Melbourne, Jan 25 : Indian doctor Mohamed Haneef, who was wrongly implicated by the Australian Federal Police, will be dramatised in a play to be staged in Melbourne on February 22-23.
The Drum Theatre in the outer southeastern suburb of Dandenong will host the premiere of "Haneef: The Interrogation".
The two-man play is based on edited transcripts from the interrogation of Dr Haneef, who was last year arrested under new anti-terrorism laws.
The play will attempt to draw the audience through the range of conflicting emotions experienced by those involved, in particular, Dr Haneef.
"You will feel very strongly that Dr Haneef was denied his civil liberties, yet feel equally strongly that innocence or guilt are ambiguous," the play's promotional material reads.
Writer Graham Pitts said that he was driven to create the play because he felt the Haneef case highlighted a culture of fear cultivated by new anti-terrorism laws.
"I thought, I've had enough of this. I felt a real resentment of anti-terrorism laws that had been passed by this country," Pitts said.
He said the play was based entirely on the transcripts of Dr Haneef's interrogation.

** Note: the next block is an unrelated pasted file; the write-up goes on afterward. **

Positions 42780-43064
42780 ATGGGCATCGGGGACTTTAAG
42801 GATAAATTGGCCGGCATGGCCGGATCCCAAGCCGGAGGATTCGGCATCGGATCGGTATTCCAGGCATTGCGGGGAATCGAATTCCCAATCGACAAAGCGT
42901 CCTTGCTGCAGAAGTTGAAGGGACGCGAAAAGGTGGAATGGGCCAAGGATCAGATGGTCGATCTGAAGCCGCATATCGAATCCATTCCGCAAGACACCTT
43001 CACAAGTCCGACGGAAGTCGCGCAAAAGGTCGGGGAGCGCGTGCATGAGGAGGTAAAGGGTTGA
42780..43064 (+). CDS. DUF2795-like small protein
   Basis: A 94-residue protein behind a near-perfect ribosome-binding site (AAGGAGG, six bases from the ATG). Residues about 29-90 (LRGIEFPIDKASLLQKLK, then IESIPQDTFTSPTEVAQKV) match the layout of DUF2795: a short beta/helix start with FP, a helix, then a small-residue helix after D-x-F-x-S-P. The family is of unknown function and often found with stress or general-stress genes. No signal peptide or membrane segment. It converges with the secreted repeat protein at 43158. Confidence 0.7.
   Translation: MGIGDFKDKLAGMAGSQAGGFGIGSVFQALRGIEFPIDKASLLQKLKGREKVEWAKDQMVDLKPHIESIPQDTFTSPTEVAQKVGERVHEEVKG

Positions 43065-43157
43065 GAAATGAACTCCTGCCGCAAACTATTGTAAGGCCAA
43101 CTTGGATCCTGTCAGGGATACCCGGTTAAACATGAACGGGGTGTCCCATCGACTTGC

He admitted that the play would contribute to the media spotlight on Dr Haneef, but said "only in a way that I think he will appreciate".
"It certainly doesn't label him as a terrorism suspect," news.com.au quoted Pitts, as saying.
Dr Haneef said this week he was tired of being referred to as a "former terror suspect", and appealed to the Australian media to stop using the description.
In an interview with The Bulletin magazine this week, Dr Haneef said the label was continuing to muddy his name and professional standing, six months after a charge of providing support to terrorism was dropped.
Dr Haneef was arrested on July 2 last year and 12 days later charged with supporting a terrorism organisation after his SIM card was linked to the failed Glasgow Airport bombings in 2007.
The charges were dropped a fortnight later but then-immigration minister Kevin Andrews had already cancelled Dr Haneef's work visa, forcing him to return to his home in Bangalore.
The full bench of the Federal Court last month upheld a judge's earlier decision to reinstate his work visa, clearing the way for Dr Haneef to return to Australia.
Immigration Minister Chris Evans said last week he would not appeal against the decision.